David Underwood-Sweet has had a teaching career almost as long as his last name.
The 58-year-old — known to many as Mr. U-S — started teaching in 1975 in Dayton, Ohio, and spent his last 22 years as a special-education teacher in the Jessamine County school district teaching kids of all ages. He is retiring at the end of this year
“People always say, ‘Oh, you’re a teacher; what grade do you teach?’” Underwood-Sweet said. “I say, ‘K-12.’ My youngest is 3; my oldest is 18.”
Hearing-impaired students are the main focus of his job, although he also works to try to help high-schoolers who have dropped out get back in the system.
After teaching for three years in Ohio in the 1970s, Underwood-Sweet thought he would be moving west but ended up in Kentucky.
“I thought I had a job in Missouri, moved out there and there wasn’t one,” he said. “I kind of had a lost year, but that was the year my daughter was born, so that was OK; it worked out.”
He found Jessamine County in 1988 after five years at the Kentucky School for the Deaf and four years with Head Start in Lexington.
“The job I had with Head Start was partly administrative, and it’s like, ‘God bless the principals,’ because I don’t want their jobs,” Underwood-Sweet said with a laugh. “I didn’t like it because I just didn’t have enough contact with kids.”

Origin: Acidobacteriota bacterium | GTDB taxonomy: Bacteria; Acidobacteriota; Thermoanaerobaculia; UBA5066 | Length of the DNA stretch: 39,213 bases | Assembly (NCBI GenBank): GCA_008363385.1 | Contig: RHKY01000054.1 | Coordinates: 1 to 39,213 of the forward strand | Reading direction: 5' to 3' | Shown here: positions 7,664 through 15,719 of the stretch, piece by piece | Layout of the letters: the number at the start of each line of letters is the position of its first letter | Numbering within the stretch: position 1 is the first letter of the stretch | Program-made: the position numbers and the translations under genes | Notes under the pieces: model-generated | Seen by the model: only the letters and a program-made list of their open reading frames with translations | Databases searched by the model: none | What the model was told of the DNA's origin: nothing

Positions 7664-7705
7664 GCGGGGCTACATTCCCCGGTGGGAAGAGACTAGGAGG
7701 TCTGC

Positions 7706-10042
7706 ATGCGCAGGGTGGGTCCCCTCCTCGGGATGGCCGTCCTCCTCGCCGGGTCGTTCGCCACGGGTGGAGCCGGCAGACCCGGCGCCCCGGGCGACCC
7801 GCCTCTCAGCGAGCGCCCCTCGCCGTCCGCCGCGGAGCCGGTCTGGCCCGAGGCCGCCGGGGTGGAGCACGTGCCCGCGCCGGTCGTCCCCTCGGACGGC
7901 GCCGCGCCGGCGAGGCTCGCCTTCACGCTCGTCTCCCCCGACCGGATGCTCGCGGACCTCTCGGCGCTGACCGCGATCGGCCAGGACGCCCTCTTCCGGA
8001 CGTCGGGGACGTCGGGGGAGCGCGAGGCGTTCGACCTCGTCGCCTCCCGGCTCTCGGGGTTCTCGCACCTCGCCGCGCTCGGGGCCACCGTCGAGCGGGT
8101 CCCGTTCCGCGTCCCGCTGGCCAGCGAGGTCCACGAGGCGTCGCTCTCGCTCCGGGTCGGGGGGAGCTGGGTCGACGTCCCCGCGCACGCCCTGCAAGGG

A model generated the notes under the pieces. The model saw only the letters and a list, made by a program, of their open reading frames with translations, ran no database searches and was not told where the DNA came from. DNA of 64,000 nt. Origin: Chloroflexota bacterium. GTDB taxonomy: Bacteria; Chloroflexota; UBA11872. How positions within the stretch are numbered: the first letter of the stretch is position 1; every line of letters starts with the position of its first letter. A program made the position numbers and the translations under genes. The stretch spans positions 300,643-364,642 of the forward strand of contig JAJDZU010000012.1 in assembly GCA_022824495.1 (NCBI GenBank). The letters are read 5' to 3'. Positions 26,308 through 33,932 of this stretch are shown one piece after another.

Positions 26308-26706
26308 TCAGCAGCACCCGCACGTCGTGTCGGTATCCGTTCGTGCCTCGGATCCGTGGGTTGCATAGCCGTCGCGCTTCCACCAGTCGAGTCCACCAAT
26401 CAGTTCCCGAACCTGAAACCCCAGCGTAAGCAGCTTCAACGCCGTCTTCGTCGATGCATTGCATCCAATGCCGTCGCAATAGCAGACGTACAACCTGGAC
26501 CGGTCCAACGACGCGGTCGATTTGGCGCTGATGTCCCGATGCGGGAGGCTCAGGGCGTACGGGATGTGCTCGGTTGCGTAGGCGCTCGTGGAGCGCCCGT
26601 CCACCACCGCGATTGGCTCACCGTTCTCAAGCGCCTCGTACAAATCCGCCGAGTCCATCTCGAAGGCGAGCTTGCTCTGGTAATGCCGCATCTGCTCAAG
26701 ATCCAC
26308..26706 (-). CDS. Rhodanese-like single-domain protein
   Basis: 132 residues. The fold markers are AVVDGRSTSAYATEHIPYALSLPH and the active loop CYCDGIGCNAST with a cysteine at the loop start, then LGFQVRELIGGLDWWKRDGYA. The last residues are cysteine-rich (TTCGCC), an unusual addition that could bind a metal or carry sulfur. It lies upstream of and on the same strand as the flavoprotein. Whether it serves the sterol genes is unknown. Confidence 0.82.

Underwood-Sweet said he was one of the first special-education teachers to go into the classroom to work with students instead of pulling them out of the classroom. He said legislation for students with disabilities — now the Individuals with Disabilities Education Act but first called the Education for all Handicapped Children Act of 1975 — has helped even the playing field.
“The original idea of that law was that the kids with handicapping conditions be included to the greatest extent possible,” he said. “Now, it’s taken us 35 years to get to that point, and I think this system has done an excellent job of doing that.”
Underwood-Sweet said he found a good home in Jessamine County Schools.
“I think this system has been an excellent system. I could have left; I could have gone other places through the time I’ve been here,” he said. “But I’ve been some not-so-good places, and I recognize good when I see it, so I’m staying here.”
After retirement, Underwood-Sweet still plans to work part time — he’ll still need his “kid fix” — but he will have more time for hobbies like stained glass and photography.
“Looking back, I can say I was a lucky man, because I knew in high school I wanted to be a teacher, and here I am,” he said. “I’ve managed to spend my whole life doing what I wanted to do. It hasn’t all been happiness and roses, but I’m lucky enough to do what I wanted to do all my life; not a lot of people can say that.”
Asked what the most important lesson he taught students was, the 58-year-old paused for a minute and contemplated the many different subjects, age levels and children he had interacted with.
“I’ve always felt like I was able to deal with each person as an individual and take them at face value and move on with that,” he said. “I suppose life-lesson-wise, that it’s to treat each person as an individual with respect — and it really, to some extent, doesn’t matter how dumb or smart you are; each of us has something to contribute ... each of us has some value, no matter who we are.”